BEACHWATCHERS UNITED!

Beaches monitored for water quality
South Whidbey RECORD
By GAYLE SARAN
May 18 2005

Safe swimming means more than knowing how or where to swim. It also means making sure the water won’t make swimmers sick. That’s why the Island County Health Department will be testing water for bacteria at five popular beaches beginning this month.

Called the BEACH program, it is funded by the state departments of Ecology and Health.

Kathleen Parvin, environmental specialist for the county health department said the BEACH program is for marine beaches only. Fresh water lakes are monitored under a separate program.

Island County received $12,000 from the state to fund this year’s program at five popular marine parks from May 31 through Sept. 16. One-half of the funds will be used for laboratory testing fees.

The five county beaches slated for weekly monitoring are Dave Mackie in Clinton, Freeland Park on Holmes Harbor, Oak Harbor City Park and Lagoon and Cavalero beach on the east side of Camano Island.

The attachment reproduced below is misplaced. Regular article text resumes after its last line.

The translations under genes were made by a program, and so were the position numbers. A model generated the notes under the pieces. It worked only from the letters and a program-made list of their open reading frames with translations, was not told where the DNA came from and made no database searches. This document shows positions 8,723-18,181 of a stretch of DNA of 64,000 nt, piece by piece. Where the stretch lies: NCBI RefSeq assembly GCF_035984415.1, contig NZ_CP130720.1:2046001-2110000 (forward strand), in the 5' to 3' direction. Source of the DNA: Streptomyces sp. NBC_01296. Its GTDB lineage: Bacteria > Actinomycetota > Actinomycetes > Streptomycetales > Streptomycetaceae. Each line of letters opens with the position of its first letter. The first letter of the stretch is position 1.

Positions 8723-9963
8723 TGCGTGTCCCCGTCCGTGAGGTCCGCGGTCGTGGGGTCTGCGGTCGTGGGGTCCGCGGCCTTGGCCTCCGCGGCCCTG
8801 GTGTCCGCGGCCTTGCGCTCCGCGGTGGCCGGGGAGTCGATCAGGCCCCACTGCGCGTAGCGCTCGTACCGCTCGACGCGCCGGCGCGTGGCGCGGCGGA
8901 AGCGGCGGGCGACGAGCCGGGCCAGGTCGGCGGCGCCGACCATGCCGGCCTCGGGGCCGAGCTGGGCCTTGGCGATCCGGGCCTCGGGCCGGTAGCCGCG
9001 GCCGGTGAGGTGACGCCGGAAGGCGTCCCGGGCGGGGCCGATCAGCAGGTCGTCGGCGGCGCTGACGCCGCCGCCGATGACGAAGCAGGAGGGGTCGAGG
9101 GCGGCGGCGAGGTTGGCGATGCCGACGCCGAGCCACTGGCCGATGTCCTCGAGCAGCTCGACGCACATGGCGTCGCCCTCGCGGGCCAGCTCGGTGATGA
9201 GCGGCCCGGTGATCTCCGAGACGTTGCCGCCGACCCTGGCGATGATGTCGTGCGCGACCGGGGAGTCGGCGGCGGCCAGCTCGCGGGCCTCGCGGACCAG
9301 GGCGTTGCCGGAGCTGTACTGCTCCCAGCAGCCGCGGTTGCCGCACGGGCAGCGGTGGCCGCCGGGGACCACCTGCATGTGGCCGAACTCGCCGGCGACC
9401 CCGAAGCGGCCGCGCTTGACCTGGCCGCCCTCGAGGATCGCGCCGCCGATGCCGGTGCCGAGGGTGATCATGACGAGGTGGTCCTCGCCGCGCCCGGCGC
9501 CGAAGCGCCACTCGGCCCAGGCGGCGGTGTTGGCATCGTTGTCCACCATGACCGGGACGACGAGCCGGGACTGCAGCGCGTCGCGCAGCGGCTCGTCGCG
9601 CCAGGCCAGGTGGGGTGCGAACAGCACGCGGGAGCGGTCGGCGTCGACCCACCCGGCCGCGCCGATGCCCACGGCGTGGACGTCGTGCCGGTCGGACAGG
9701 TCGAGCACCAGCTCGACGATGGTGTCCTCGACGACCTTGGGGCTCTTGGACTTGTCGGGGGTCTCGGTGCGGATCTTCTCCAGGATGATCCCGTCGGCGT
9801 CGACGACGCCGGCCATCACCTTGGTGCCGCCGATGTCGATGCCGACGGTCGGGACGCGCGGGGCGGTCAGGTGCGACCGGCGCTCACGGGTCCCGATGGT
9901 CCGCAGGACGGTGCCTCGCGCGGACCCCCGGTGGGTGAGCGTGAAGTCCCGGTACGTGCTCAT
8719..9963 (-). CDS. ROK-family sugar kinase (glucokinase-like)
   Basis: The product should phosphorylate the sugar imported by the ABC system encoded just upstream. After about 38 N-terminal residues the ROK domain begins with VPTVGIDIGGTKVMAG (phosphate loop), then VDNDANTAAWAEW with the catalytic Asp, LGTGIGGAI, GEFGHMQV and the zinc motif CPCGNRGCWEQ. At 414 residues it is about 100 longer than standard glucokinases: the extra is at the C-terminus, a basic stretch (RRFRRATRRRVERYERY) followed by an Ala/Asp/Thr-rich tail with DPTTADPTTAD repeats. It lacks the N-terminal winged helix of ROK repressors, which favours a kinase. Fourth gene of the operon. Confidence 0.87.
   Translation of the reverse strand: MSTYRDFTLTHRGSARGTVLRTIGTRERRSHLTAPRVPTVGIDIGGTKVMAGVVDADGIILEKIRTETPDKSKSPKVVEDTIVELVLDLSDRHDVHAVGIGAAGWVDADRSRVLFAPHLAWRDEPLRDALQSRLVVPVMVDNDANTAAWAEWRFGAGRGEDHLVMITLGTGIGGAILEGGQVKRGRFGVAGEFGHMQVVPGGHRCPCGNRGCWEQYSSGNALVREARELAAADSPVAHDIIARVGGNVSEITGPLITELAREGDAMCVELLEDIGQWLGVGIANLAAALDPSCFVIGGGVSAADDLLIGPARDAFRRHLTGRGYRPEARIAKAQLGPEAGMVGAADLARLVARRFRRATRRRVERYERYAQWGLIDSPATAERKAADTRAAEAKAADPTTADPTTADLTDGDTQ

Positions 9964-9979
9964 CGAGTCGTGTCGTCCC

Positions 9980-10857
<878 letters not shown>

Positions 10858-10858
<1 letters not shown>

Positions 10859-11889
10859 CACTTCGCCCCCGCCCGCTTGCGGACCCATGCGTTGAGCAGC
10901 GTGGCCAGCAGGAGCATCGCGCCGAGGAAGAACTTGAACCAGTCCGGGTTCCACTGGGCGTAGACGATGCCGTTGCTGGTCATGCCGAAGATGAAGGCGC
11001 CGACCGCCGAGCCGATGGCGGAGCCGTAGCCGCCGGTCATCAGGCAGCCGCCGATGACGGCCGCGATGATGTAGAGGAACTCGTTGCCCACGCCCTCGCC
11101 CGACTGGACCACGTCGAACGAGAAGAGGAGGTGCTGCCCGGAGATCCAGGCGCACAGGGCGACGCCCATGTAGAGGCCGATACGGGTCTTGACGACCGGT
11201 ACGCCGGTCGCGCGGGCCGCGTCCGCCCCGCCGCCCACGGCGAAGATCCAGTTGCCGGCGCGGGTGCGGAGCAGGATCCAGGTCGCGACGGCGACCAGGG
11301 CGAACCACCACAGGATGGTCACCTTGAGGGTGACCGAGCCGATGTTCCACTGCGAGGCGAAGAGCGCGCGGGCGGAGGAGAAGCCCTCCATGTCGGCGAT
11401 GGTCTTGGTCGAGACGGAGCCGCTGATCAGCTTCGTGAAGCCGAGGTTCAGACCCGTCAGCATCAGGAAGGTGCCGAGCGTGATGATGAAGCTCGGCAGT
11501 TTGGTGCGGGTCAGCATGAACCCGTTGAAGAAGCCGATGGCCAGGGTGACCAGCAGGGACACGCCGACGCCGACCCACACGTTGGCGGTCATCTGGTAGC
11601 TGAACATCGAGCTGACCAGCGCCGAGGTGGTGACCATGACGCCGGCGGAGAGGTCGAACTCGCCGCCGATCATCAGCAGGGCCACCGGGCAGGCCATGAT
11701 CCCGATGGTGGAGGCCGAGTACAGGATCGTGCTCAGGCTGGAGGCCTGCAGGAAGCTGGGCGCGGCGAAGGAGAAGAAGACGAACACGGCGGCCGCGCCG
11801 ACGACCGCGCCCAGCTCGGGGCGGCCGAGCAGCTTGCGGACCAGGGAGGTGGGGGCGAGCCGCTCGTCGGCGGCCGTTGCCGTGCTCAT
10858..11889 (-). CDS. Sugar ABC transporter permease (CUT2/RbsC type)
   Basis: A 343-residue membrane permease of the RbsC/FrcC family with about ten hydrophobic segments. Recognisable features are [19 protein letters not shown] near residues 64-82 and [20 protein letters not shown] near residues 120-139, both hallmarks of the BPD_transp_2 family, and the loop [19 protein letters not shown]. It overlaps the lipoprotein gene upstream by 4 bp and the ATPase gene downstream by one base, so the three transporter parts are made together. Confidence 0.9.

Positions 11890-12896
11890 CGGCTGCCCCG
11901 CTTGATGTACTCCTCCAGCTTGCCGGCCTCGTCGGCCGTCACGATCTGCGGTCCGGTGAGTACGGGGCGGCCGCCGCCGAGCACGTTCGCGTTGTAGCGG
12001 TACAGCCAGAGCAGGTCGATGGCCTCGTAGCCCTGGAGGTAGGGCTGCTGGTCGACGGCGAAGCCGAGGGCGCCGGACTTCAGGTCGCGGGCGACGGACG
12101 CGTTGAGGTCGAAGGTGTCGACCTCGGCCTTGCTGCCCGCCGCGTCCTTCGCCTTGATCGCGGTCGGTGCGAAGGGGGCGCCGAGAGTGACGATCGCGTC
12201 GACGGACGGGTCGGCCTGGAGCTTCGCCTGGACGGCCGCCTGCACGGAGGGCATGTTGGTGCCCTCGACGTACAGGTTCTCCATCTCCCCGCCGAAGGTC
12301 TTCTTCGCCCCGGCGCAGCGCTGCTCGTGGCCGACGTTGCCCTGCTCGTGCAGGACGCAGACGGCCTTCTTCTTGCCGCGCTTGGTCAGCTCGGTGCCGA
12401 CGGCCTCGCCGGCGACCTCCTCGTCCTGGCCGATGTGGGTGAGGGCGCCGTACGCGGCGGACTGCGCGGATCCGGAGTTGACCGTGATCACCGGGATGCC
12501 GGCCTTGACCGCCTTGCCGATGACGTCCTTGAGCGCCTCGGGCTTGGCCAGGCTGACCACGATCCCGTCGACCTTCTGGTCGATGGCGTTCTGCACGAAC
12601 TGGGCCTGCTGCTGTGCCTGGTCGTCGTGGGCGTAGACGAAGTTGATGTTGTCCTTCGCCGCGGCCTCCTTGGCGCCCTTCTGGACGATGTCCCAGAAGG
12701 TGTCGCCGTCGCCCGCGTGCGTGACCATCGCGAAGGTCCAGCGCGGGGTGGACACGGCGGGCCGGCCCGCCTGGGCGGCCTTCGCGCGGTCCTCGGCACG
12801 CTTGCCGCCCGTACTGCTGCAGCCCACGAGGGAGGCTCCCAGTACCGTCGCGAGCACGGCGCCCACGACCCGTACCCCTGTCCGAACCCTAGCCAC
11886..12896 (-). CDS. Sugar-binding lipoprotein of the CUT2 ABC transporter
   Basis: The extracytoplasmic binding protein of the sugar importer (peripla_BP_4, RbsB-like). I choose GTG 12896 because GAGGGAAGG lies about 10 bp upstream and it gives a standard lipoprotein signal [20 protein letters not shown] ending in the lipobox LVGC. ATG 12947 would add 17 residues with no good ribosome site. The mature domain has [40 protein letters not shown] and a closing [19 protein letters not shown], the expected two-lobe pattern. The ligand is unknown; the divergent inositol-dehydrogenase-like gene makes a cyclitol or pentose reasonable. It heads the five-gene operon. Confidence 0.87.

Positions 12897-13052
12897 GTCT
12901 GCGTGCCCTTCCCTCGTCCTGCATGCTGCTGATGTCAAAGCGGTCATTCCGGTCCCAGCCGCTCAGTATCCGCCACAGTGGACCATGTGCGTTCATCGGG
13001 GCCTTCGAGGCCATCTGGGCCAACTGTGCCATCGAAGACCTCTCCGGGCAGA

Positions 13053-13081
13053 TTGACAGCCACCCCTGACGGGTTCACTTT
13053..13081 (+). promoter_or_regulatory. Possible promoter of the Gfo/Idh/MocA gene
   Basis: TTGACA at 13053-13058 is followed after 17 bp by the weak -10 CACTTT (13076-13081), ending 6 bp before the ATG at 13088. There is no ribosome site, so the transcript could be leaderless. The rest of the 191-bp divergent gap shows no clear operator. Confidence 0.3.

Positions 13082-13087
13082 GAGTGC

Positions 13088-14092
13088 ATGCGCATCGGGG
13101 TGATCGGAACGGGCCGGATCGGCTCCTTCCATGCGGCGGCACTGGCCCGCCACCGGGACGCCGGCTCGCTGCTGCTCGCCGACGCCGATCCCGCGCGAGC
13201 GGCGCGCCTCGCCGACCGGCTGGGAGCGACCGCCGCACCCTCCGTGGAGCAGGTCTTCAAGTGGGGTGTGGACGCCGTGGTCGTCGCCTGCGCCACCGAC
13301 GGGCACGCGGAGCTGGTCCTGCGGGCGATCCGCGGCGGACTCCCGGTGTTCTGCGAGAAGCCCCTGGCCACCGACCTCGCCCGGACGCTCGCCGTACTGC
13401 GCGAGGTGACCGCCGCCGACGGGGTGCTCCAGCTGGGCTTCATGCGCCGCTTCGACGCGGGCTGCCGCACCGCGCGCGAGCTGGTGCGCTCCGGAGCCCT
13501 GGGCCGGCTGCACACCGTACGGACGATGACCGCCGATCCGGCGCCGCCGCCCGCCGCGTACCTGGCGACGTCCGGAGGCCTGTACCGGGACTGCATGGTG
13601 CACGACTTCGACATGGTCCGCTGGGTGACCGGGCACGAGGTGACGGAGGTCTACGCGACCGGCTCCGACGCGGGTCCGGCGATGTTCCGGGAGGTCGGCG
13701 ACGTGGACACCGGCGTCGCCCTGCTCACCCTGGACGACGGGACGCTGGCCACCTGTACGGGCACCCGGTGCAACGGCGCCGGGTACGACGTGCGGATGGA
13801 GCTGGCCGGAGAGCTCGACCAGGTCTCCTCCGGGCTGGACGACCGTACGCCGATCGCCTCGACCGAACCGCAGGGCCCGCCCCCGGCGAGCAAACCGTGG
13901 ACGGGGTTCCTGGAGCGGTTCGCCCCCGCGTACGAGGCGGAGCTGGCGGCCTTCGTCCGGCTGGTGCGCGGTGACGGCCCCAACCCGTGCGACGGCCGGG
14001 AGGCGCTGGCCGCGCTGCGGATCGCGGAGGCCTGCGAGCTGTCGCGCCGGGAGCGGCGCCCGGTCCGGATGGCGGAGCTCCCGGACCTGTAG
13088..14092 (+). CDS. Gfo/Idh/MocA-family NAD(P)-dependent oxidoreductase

Parvin said the beaches were selected based on popularity.

Water quality will be monitored for an indicator organism call enterococci.

“The bacteria is an indicator for the risk of getting a gastrointestinal or upper respiratory illness from swimming in marine waters,” Parvin said.

Pollution can come from sewage treatment plant problems, boating waste, malfunctioning septic systems and animal waste.

Island County has participated in the program since it began in 2003 and health officials say since the inception of the BEACHES program, Island County beaches tested have met water quality standards.

The same five parks and Fort Ebey were monitored through the program in 2004.

“Fort Ebey is not on this year’s list because of its excellent water quality,” Parvin said.

There are more beaches along the 212 miles of shoreline on Whidbey and Camano that Parvin would like to monitor.

“Unfortunately, there isn’t funding to check more areas,” she said. “We can only do so many.”

Washington state has over 3,500 miles of coastal waters with 900 public recreational beaches. Seventy-two were identified this year as priority beaches for monitoring. These were chosen based on the number of people swimming, scubas diving, surfing or wading.



State hands county major victory in fight over farming rules
South Whidbey RECORD
By BRIAN KELLY
Sep 02 2006